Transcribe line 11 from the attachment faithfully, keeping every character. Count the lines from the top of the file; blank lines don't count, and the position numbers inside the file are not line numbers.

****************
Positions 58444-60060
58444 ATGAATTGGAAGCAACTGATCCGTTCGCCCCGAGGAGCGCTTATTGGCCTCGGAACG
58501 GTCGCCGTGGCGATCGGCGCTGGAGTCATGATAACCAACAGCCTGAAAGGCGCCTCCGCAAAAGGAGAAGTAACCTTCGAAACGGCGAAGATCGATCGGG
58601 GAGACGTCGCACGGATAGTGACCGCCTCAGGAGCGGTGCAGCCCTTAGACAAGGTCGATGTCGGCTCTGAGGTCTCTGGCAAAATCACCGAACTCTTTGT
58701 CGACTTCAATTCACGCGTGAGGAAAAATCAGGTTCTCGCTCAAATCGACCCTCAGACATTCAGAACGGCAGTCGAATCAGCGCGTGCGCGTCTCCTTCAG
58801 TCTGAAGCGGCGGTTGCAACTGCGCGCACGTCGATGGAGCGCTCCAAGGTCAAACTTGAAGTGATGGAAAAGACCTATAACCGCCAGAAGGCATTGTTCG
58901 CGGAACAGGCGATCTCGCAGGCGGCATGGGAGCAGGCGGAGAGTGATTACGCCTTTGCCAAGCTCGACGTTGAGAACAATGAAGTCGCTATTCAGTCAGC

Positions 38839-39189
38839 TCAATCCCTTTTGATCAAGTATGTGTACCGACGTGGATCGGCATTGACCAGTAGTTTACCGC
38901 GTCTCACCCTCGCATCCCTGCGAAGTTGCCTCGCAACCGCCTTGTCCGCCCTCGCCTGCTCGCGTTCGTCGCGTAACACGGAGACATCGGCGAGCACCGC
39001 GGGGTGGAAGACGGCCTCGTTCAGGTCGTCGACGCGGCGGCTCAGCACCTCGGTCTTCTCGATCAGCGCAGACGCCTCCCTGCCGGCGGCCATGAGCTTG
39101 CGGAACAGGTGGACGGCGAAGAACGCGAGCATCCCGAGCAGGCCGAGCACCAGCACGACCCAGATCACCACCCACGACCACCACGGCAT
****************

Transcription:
39001 GGGGTGGAAGACGGCCTCGTTCAGGTCGTCGACGCGGCGGCTCAGCACCTCGGTCTTCTCGATCAGCGCAGACGCCTCCCTGCCGGCGGCCATGAGCTTG